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The Italian region of Tuscany has long been a left-wing stronghold. But as NPR's Sylvia Poggioli reports, it has experienced political upheaval as the hard-right, anti-immigrant party known as the League has ousted left-leaning political leaders in many towns for the first time in decades.
SYLVIA POGGIOLI, BYLINE: Pisa's Square of Miracles is a major tourist attraction. The cathedral, baptistery and iconic leaning tower were built more than a thousand years ago in a blend of Byzantine and Islamic styles, symbolizing the powerful maritime republic's trade links across the Mediterranean.
Today, Pisa, with 90,000 people, has a Muslim community of 2,000. Two years ago, the center-left administration approved its request for a mosque on Pisa's outskirts. But after the League won power last year, the new mayor fulfilled a campaign promise and vetoed the mosque's construction.
Mohammad Khalil, a Palestinian and Italian citizen who came here 39 years ago to study engineering, is president of Pisa's Muslim community.
MOHAMMAD KHALIL: (Through interpreter) I guess fear-mongering works. The League keep saying Italians first, but many of us are also Italian citizens and just as concerned about security as everyone else is.
POGGIOLI: Repeated requests to see Pisa's mayor or members of his administration were refused. But Davide Cinini, a former leftist, was willing to explain why he embraced the hard-right League. He accuses the center-left Democratic Party, in power at the national level until June last year, of following European Union orders imposing austerity measures that he says led to increased economic stagnation and high unemployment.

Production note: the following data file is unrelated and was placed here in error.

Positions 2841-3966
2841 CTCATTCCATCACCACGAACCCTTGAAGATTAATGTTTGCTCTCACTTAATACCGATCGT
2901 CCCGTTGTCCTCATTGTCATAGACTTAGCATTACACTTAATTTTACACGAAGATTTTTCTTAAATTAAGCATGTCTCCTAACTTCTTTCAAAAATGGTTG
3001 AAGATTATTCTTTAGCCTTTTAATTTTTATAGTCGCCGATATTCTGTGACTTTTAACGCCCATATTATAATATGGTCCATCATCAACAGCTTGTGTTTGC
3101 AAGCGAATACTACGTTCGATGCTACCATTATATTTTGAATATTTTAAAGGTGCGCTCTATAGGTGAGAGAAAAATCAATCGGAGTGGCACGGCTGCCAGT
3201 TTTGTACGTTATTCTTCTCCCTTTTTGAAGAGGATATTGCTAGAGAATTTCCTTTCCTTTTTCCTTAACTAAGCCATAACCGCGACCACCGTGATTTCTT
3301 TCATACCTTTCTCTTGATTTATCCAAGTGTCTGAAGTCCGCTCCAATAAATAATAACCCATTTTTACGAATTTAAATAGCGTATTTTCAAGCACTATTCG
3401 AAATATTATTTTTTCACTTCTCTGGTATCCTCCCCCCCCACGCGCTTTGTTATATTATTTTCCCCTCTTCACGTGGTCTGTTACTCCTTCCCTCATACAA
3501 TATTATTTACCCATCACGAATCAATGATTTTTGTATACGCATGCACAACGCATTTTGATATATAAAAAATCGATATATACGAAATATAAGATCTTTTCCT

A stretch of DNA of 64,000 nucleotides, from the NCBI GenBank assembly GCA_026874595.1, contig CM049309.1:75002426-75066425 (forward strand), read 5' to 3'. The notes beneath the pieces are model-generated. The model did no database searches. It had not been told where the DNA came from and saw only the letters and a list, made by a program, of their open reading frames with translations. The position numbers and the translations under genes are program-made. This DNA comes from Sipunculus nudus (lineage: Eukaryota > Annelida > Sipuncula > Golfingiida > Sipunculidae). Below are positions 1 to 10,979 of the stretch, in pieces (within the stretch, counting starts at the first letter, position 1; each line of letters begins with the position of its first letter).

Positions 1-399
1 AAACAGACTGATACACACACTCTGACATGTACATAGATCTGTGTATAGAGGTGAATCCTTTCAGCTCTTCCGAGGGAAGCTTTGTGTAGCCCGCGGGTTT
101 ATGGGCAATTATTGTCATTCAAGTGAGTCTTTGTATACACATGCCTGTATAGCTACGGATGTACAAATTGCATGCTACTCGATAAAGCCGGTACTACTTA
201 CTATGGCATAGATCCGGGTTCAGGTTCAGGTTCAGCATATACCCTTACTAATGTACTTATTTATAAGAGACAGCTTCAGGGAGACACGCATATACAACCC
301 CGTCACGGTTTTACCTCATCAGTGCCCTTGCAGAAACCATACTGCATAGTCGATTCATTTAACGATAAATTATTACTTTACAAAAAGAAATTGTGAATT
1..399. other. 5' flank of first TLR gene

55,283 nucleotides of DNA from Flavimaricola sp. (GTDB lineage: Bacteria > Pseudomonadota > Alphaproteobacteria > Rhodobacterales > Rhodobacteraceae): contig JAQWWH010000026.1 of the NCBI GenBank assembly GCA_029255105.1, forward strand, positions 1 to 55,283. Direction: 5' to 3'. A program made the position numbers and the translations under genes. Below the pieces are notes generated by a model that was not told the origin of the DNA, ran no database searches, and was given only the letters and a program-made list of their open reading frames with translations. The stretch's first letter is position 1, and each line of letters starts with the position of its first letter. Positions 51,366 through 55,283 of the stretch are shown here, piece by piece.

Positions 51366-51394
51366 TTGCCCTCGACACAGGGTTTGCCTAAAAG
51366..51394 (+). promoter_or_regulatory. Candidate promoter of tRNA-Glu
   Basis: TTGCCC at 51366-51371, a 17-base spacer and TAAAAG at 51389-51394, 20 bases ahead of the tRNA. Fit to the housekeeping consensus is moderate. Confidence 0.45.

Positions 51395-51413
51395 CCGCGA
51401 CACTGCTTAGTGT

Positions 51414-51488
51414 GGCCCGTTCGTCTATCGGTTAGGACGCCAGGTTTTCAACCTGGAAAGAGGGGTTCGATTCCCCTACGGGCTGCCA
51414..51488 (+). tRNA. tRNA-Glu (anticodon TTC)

DAVIDE CININI: (Through interpreter) When a leftist party promotes policies that are not leftist, that are against the working class, I'm not the one who changed. What's happening around me has changed.
POGGIOLI: Democratic Party activist Michele Ceraolo acknowledges the left failed to grasp citizens' economic anxieties after the financial crisis.
MICHELE CERAOLO: The right, at the moment, has a strong storytelling. The left has none. The right knows how to talk to the heart of the people. I know that you are insecure. You have fear.
POGGIOLI: Fear of the 600,000 migrants who arrived in Italy in the last five years. The migrants' surge was followed by the League's surge in local and national elections. Since party leader Matteo Salvini became Italy's deputy prime minister last year, his popularity has soared as he bulldozed camps where Roma families lived, sharply curtailed funds for refugee shelters and shut down Italy's ports to migrant rescue ships.
We're at a spot in Montecatini where men and women sip prosecco as they celebrate the League's victory in municipal elections last May. Walls are covered with posters proclaiming Italy first and hailing Salvini, il Capitano, as national savior. Local League leader Andrea Picchielli accuses the Democratic Party of doing nothing to stop the migrant influx and rejects its criticism of the League's policies.
ANDREA PICCHIELLI: Sometimes they called us racist. We are not racist at all. We want to help people who have, really, the right to stay here - but not everybody.
POGGIOLI: Maria Ardagna, an ardent Salvini fan, believes in the decades-old racist trope the great replacement conspiracy, which she sees as a plot to replace white Europeans with black migrants. She says she knows the plotters are big names in international finance.
MARIA ARDAGNA: Soros, Rockefeller, Rothschild.
POGGIOLI: Like many other League voters, Ardagna is not a fan of Pope Francis, who recently warned that fearmongers have made people intolerant and, perhaps without realizing it, racist.
ARDAGNA: (Through interpreter) He does un-Christian things. When he travels and finds families in need, he doesn't bring Christians back to Rome. He brings Muslims. He's not a pope. For us, he's the Antichrist.
POGGIOLI: The victory party ends with a speech by a rising star, 32-year-old Susanna Ceccardi. As the League's first elected mayor in Tuscany in 2016, she scrapped government-funded projects to help migrants integrate in favor of hiring private guards as night-time sentinels. She tells the crowd she's sick and tired of the left accusing the League of being heartless.
SUSANNA CECCARDI: (Speaking Italian).
POGGIOLI: "I strongly believe," says Ceccardi, "that bulldozing Roma camps and curbing illegal immigration by shutting down ports, as Salvini has done, are great humanitarian acts."
POGGIOLI: In May, Ceccardi won a seat for the League in the European Parliament in Brussels. Next year, she plans to run for governor of the entire region of Tuscany. Sylvia Poggioli, NPR News, Montecatini.
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